This feast commemorates the descent of the Holy Spirit upon the Apostles and takes its name from the fact that it comes nearly 50 days after Easter. According to the New Catholic Dictionary of 1929, the word Pentecost is Greek for pentecostes which means “fiftieth”. It was a Jewish festival and has been observed in the Christian Church since the days of the apostles. “It is often called Whitsunday (White Sunday) from the practice of giving solemn Baptism on that day in early centuries, the candidates being attired in white baptismal robes.”
The three Readings of Pentecost Sunday give distinct progression:
• ARRIVAL OF THE HOLY SPIRIT. This is affirmed in the first reading (Acts 2:1-11) “All of them were filled with the Holy Spirit and began to speak in other languages.”
• BEING BAPTISED IN THE HOLY SPIRIT. This is affirmed in the second reading (1 Cor 12: 3b-7, 12-13) – “In the one Spirit we were all baptised into one body.”
• BEING SENT FORTH TO PROCLAIM THE WORD OF GOD SO OTHERS MAY CONVERT TO THE LIVING FAITH. This is affirmed in the Gospel Reading of John 20: 19-23 – “As the Father has sent me, so I send you.”
Whenever we have a birthday celebration we bring gifts for the one whose birthday is being celebrated so too the Holy Spirit brings gifts to us, the Church, as we celebrate our birthday. At that first Pentecost the believers were huddled behind closed doors, in fear, but with the breathing of the Holy Spirit on them the gift of courageous power was released and driven by “wind and fire” these believers were set loose upon the world to make bold proclamation. Pentecost manifested the gift of clear expression. As the disciples were filled with the Holy Spirit, they found themselves proclaiming the good news without ambiguities, obscurities or double-meanings. The message was fully accessible to others, regardless of their nationality.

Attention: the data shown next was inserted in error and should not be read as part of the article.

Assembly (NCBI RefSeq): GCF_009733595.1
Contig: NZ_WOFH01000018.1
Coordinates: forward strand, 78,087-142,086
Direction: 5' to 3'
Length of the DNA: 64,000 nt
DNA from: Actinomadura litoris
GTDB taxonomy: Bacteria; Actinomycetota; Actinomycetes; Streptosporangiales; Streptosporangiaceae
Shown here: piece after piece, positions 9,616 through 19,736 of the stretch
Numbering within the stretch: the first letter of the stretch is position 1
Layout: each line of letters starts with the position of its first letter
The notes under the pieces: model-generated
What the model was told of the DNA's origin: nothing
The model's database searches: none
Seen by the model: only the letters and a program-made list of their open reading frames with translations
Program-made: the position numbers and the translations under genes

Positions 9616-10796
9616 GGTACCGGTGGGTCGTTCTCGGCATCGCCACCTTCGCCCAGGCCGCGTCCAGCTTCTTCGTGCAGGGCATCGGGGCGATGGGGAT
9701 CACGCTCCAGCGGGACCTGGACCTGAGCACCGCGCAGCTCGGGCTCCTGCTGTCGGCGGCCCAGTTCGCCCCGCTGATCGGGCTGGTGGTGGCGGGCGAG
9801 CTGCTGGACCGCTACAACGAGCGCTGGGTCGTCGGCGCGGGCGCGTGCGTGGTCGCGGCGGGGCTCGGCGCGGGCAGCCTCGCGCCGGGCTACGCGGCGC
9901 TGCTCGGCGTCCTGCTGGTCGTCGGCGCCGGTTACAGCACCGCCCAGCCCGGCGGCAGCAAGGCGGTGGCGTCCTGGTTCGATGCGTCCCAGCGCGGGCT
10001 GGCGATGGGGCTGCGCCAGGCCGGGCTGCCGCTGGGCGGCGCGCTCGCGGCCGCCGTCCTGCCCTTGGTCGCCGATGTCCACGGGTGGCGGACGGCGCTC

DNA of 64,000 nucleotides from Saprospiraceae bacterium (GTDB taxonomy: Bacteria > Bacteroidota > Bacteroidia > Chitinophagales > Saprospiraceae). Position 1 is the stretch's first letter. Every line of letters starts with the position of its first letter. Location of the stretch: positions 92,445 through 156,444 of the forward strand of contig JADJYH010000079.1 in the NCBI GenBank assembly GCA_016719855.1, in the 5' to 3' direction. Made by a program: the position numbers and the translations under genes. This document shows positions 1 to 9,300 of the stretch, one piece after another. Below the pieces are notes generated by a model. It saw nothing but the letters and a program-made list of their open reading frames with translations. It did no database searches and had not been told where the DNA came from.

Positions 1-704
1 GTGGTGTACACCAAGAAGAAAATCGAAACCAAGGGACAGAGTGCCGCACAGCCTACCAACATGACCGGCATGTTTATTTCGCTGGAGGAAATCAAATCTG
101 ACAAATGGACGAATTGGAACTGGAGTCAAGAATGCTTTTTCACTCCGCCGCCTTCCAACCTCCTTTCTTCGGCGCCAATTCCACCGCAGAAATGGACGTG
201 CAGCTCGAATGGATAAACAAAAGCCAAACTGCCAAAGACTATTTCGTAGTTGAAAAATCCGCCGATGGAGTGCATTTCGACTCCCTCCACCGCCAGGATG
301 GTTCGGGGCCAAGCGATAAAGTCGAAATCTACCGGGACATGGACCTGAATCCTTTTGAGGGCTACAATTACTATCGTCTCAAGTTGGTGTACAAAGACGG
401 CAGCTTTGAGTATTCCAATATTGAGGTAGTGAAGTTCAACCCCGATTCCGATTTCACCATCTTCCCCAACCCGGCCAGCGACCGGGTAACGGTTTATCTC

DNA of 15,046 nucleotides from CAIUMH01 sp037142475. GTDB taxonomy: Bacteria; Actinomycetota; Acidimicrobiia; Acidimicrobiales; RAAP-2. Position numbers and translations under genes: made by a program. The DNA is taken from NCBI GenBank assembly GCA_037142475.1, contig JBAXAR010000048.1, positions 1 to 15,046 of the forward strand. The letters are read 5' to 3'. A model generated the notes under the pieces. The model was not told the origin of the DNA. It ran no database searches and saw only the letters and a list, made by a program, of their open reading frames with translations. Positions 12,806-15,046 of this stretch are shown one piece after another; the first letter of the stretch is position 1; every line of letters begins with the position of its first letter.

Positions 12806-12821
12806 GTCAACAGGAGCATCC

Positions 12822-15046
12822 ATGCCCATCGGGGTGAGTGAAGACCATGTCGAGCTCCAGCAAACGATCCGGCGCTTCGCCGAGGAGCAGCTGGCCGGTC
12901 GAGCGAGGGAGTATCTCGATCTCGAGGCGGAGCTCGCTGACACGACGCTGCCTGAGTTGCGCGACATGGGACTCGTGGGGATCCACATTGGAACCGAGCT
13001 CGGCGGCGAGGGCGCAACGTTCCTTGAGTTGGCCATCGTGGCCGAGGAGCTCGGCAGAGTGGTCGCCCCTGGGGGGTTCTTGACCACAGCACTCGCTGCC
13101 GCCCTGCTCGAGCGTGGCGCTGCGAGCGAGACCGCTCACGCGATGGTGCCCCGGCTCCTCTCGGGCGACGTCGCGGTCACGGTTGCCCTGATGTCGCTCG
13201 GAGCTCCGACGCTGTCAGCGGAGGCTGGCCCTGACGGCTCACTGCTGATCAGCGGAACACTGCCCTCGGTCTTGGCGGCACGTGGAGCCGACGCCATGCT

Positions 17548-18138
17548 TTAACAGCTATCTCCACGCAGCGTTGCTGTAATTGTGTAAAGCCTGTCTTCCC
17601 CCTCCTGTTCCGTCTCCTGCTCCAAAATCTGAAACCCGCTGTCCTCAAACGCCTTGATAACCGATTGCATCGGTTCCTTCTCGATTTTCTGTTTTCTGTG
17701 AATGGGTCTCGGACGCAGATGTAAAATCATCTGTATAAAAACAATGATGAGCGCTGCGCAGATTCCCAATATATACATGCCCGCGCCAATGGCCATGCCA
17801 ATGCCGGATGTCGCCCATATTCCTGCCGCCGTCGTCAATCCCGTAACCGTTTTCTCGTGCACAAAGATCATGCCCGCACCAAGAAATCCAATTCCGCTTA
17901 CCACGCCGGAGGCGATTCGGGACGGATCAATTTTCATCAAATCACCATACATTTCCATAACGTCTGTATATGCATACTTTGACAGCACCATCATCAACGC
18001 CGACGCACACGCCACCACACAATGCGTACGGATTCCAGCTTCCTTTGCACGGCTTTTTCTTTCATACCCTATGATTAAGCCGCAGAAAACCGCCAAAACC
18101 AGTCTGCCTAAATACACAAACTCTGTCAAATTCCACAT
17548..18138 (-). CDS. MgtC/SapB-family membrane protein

That same Holy Spirit is with us today in every minute of our lives. In those moments of special goodness, love, joy, unity, peace and courage, it is the presence of Jesus and the grace of the Holy Spirit that are with us – just as Jesus and the Holy Spirit were with His disciples on that Pentecost two thousand years ago.
As we celebrate our birthday this Pentecost, let us pray that when we are called to proclaim God’s word (which is at all times) that the Spirit fill us with eloquence and clarity that others might hear and respond as we proclaim God’s message of love.
1. Catechists and teachers, this Pentecost decorate your classroom with balloons and maybe a “HAPPY BIRTHDAY, CHURCH” banner. Let the students see that it’s a celebration.
2. For your own faith formation get hold of a Catechism of the Catholic Church and read Part 1: The Profession of Faith:
a.) 243–267 under the heading “The Father and the Son revealed by the Spirit”.
b.) 737 – 747– The Holy Spirit and the Church.
(Excerpts of this article from Catholic Doors Ministry, Elizabeth-Anne Vanek) –
Julie Jennings-Chan, CERO Central/South Vicariate